"Jack. Rory. Greg. Raymond. Ernie," Marvin R. Shanken, editor and publisher of Cigar Aficionado, was reading a list of first names, and no one in the room needed last names to know who he was referring to. It was Sunday night, and the members of the audience were looking forward to the next day, for they were scheduled to head to Old Palm Golf Club in Palm Beach Gardens, Florida, to play with the names on that list, a legendary cast of 22 star golfers who were about to tee it up for a very good cause.
It was the seventh annual Els for Autism Pro Am golf tournament. The money raised by this event—$1.2 million for this event alone—has delivered in a very real way in the form of a school for autistic children called the Els Center of Excellence. The site is envisioned as a hub of education and information for autism, which affects 1 in 68 children in the United States, and 1 out of every 42 boys.
Last year, ground was broken on the $30 million center, and this year the center is scheduled to welcome its first students in August.
The tournament was created by Shanken, Johann Rupert, chairman of Richemont, and pro golfer Ernie Els and his wife, Liezl.
"There may be other pro-ams," said Shanken, "but nobody else has this turnout-thanks to Ernie," said Shanken.
The pros consisted of Els, Thomas Aiken, Keegan Bradley, K.J. Choi, Luke Donald, Jason Dufner, Ian Baker Finch, Raymond Floyd, Rickie Fowler, Lucas Glover, Retief Goosen, Brooks Koepka, Will MacKenzie, Will McGirt, Rory McIlroy (the No. 1 golfer in the world), Jack Nicklaus (with 18 majors, the most successful golfer ever), Greg Norman, Louis Oosthuizen, Nick Price, Rory Sabbatini, Jordan Spieth and Cameron Tringale.
Els called the gathering "the best pro field ever out there."
Shanken spoke about the passion of Ernie and his wife, Liezl, to help children with autism, children that include their own son Ben. "It was a gleam in our eyes seven years ago," said Shanken about the Els Center of Excellence. "It's going to be a reality in the next few months."
Ernie Els spoke about the enduring needs of children who have autism. He and his wife were moved to create the education center in part by their dissatisfaction with the current facilities available to autistic children. "It's almost as if these kids were pushed aside," he said. "They're very special kids that need special treatment."
Liezl, who Shanken dubbed "the captain of the ship," spoke about her son. "Everything that we do here is for Ben, and for others who are like him." Her enthusiasm was palpable as she spoke about the Center nearing completion, the first students scheduled to sit down in class on August 24.
"We're building the best and we want the best to come to our place," she said.
The companies fielding teams in the tournament included Bacardi, Banfi, Brown-Forman, Campari America, Charmer-Sunbelt, Diageo, Deutsch & Sons, Giuliani Partners, Glazer's, Millennium Management, Moët Hennessy USA, Pernod Ricard, PGA National, Republic National Distributing, SAP USA, Sebonack Golf Club, Southern Wine & Spirits, Stonehage and Terlato Wines.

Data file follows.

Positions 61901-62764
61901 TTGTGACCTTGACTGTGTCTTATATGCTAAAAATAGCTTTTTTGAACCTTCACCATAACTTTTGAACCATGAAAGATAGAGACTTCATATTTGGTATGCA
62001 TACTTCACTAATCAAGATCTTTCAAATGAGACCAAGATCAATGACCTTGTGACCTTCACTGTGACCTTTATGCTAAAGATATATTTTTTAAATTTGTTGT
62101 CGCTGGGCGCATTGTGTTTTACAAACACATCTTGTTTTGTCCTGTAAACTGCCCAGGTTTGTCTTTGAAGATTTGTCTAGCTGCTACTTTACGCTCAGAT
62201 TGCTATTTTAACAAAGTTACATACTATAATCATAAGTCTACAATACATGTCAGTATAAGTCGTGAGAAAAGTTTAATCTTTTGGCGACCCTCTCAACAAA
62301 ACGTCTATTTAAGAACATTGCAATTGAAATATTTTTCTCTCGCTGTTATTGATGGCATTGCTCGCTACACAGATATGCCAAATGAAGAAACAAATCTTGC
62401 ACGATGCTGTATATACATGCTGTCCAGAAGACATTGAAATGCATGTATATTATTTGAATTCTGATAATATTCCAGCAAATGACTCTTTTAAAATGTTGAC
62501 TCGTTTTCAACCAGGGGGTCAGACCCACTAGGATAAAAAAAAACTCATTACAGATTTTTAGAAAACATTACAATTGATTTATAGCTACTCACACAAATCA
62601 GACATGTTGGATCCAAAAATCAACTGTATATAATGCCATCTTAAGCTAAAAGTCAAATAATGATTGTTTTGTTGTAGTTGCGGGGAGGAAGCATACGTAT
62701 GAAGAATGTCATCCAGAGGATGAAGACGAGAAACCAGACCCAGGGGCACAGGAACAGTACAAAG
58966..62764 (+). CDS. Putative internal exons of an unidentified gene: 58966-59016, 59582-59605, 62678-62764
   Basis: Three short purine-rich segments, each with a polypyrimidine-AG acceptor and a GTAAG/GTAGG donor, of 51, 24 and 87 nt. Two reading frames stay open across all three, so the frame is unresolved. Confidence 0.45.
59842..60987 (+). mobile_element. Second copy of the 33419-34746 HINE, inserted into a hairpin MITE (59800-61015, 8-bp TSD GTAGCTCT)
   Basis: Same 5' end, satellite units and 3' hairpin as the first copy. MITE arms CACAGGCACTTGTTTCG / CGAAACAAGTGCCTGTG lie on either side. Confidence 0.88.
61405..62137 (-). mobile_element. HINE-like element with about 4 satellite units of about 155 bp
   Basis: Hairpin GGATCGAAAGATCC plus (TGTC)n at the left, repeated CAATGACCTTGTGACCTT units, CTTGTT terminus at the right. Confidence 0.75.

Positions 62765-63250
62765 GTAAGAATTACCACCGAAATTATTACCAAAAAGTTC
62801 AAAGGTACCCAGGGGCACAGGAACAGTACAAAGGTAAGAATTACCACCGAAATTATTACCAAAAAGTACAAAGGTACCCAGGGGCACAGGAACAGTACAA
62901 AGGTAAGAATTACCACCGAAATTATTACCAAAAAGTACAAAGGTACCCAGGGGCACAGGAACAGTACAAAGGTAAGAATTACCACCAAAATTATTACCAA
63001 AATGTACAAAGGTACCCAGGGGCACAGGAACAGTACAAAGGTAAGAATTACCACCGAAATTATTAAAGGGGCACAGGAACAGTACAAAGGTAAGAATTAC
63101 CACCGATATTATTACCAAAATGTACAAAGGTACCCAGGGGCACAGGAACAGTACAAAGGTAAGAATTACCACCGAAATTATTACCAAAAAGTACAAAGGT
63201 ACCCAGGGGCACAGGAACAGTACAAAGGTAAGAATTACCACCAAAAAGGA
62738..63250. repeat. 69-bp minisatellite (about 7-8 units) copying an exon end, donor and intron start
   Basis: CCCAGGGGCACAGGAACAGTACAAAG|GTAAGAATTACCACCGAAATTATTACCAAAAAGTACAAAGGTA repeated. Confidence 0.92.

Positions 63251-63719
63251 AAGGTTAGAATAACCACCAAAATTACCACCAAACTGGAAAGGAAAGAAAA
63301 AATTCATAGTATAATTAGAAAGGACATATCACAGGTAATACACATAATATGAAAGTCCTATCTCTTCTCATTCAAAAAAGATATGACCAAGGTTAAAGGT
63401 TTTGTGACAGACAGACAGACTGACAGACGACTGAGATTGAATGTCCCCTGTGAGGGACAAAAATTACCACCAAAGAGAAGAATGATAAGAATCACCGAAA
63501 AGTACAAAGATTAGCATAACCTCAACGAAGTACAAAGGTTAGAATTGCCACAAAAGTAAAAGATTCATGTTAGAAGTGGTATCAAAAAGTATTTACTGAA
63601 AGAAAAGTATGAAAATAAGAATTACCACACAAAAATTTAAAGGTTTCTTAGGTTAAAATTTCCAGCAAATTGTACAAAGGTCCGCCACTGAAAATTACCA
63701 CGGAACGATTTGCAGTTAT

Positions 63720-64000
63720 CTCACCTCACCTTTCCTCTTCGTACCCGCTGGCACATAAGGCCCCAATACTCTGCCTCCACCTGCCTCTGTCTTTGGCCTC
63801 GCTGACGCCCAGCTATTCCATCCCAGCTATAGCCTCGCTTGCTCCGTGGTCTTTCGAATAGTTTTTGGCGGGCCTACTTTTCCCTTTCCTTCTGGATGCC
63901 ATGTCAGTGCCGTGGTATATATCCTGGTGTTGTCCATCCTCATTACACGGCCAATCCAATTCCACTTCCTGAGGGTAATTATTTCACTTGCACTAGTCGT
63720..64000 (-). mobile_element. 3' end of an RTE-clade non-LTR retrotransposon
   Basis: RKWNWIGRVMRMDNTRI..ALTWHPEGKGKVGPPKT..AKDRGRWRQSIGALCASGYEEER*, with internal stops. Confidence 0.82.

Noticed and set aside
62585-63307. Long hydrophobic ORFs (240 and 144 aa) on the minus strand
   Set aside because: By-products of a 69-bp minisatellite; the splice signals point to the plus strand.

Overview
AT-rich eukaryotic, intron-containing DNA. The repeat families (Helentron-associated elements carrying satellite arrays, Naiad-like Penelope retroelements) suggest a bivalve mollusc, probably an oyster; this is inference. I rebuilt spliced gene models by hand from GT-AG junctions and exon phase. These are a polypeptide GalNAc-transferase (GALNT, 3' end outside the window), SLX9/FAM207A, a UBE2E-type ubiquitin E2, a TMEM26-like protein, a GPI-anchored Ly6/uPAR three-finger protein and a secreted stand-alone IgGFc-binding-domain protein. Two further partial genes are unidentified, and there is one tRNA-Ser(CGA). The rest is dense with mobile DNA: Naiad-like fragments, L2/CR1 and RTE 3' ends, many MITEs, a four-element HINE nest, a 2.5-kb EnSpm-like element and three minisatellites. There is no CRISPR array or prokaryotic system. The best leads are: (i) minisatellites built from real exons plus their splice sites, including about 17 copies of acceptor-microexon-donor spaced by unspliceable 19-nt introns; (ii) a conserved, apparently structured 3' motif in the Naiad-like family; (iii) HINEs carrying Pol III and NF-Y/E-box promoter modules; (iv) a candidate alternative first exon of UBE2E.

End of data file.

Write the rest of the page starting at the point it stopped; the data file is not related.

Beverage and cigar stations were set up throughout the course. Skyy Barcraft and Bulldog Gin, Grey Goose, Jameson's and Ketel One prepared icy cocktails for the golfers throughout the day, while Davidoff of Geneva, La Flor Dominicana, My Father Cigars, Oliva Cigar Co. and Padrón Cigars Inc. ensured the competitors had plenty of wonderful cigars.
At the conclusion of the tournament, the golfers gathered at Old Palm's 19th hole, a green set up on this day for a special shot. The pros each had a chance to get a hole-in-one, which would have earned $2 million for the charity. The contest was sponsored by Ketel One.
One by one their names were called by Shanken, as each man tried the tricky shot: 110 yards over water, with a breeze making the yardage difficult to nail with precision. Each one tried, but none could sink an ace. (Although Tringale came oh-so close, making the crowd gasp.)
At the end, all made their way to the tent, as a few drops of rain fell, having held off respectfully for the day. Well-earned drinks were sipped and plates of food were tucked into as the winners were called up by Shanken.
The team fielded by Ian Baker-Finch, an Australian golfer who won The British Open in 1991, won the tournament with a net score of 56. The players were Wayne Chaplin, president and chief executive officer of Southern Wine & Spirits; Rob Sands, president and chief executive officer of Constellation Brands, and Bill Newlands, chief growth officer of Constellation Brands.
Nick Price, a cigar-smoking golfer with three majors to his credit, led the second place team from Richemont Group, with Johann Rupert, Rurik Gobel and Richard Rushton. Luke Donald's team, which was led by Billy Terlato of Terlato wines, placed third.
Els gave a final word of thanks, a voice of appreciation for his fellow professional golfers giving up their traditional day off.
"I really appreciate you guys coming out," he said in earnest.
To find out more about the Els for Autism Foundation, you can find information at http://ernieels.com/els-for-autism/. If you would like to contribute to the The Els Center of Excellence, all checks can be made out to the following, or you can go directly to the website and donate by credit card:
Els for Autism Foundation
Attn: Foundation Controller
3900 Military Trail, Ste. 200
Jupiter, FL 33458